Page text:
Sarah Dowd ’15 writes about a recent moot court victory.
While many NYU Law students packed their swim trunks and headed to the beach to enjoy their spring break, Jeremy Schiffres ’16 and Will Simoneaux ’16 (and their coach, your intrepid correspondent) of NYU Law’s Moot Court Board packed their sweaters and headed to balmy Madison, Wisconsin, to compete in the Evan A. Evans Constitutional Law Moot Court Competition. Beachgoers brought home tans, but Moot Court brought home the gold!
Some background: moot court competitions are a staple among law schools worldwide, a chance for students to argue fake cases stemming from real appellate issues based on current circuit splits or other major unresolved issues of law. (For more background see Marden post, infra.) Part of the mission of NYU MCB—one of the nation’s top-ranked programs—is to send teams to participate in competitions around the world. Each competition is generally hosted by a law school and has a particular area of law as its focus. (For example, NYU MCB annually hosts the National Immigration Law Competition.)
The Evans competition in which Jeremy and Will competed was hosted by the University of Wisconsin Law School and focused on current issues of constitutional law. Specifically, the issues they argued were about a fictitious state’s warrantless use of cell-site location information (the Fourth Amendment issue) and use of a particular lethal injection protocol (the Eighth Amendment issue). Leading up to the competition, they had to grapple with over 170 pages of record; a century’s worth of High Court precedent; the necessity of writing an elegant, compelling, and heavily Bluebooked brief; and countless practice sessions (putting the “moot” back in Moot Court) in which errors incurred the wrath of a well-aimed Nerf gun.
But it was all worth it once our team made it to the competition, where, over three days and seven rounds, Jeremy and Will would argue one round for the government petitioner, flip next round for the inmate respondent, and then flip again with intellectual grace and poise back to petitioner. En route to the competition’s finals, they took down tough opponents from other schools, including the competition’s eventual Best Oralist winner and the authors of Best Petitioner Brief. I wanted nothing more than to see my boys make it to the finals, both because their closings brought me to tears, and, as a Wisconsin native, because of where it took place: the beautiful Wisconsin Supreme Court courtroom.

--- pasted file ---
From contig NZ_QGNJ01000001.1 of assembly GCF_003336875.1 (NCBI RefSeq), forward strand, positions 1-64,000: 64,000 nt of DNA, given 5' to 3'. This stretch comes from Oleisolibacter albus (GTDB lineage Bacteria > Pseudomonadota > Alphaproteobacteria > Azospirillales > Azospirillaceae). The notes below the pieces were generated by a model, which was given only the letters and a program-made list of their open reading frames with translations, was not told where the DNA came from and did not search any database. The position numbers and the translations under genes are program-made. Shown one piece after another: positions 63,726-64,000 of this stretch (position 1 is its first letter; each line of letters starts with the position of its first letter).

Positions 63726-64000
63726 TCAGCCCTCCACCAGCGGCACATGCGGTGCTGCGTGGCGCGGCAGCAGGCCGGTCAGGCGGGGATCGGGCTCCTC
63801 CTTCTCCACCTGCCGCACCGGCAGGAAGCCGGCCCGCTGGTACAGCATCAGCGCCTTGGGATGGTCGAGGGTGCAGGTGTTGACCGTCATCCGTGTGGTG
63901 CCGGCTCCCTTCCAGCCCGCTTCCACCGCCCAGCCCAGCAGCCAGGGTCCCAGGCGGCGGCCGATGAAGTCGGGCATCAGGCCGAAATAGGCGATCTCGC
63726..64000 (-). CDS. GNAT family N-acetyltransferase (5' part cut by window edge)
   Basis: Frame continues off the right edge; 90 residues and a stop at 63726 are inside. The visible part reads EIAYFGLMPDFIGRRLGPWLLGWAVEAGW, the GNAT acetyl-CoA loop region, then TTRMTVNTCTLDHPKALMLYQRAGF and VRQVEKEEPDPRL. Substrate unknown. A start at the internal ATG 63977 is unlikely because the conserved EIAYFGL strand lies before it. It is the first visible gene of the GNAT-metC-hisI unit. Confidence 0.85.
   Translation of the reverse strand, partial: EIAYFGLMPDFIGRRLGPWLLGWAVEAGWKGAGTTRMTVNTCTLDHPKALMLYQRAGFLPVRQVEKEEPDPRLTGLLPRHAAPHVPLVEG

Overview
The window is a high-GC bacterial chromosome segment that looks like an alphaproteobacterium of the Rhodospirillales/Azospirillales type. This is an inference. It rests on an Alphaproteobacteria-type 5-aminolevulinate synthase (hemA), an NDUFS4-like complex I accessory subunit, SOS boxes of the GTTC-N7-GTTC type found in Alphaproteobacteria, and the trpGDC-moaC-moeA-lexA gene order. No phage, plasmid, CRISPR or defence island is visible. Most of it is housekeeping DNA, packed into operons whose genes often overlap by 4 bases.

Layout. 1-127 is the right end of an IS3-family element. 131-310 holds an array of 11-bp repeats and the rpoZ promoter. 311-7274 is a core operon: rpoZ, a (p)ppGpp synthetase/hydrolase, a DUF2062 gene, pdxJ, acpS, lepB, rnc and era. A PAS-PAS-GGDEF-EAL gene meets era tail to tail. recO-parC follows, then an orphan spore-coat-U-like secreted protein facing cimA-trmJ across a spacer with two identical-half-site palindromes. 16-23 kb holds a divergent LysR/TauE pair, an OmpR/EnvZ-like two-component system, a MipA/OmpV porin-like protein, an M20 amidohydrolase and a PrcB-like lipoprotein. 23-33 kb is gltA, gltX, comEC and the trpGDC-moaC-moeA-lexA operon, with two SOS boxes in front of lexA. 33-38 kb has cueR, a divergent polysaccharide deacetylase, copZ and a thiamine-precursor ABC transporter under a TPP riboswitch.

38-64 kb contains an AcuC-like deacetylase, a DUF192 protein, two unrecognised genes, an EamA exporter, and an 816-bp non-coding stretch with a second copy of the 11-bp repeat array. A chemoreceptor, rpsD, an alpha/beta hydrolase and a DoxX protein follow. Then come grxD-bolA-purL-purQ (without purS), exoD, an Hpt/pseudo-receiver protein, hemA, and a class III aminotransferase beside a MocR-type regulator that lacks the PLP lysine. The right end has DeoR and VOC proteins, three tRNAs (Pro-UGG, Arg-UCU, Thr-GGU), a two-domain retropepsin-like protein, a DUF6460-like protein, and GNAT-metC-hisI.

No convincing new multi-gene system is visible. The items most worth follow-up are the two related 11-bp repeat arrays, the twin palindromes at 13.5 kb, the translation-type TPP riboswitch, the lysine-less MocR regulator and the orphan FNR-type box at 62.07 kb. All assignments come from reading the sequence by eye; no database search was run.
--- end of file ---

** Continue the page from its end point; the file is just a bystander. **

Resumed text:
Fueled by fried cheese curds, inspirational sports movie monologues, and compelling precedent, Jeremy and Will ended their triumphant run in front of a seven-person judge panel consisting of, inter alia, current and former Wisconsin and Oregon Supreme Court justices and a Wisconsin federal district judge. And fear not, readers, their efforts were rewarded with shiny Champion hardware. But most importantly, the three of us got to go and enjoy the rest of our spring break without having to parse the intent of the Founders—the truest spring break for any poor law student.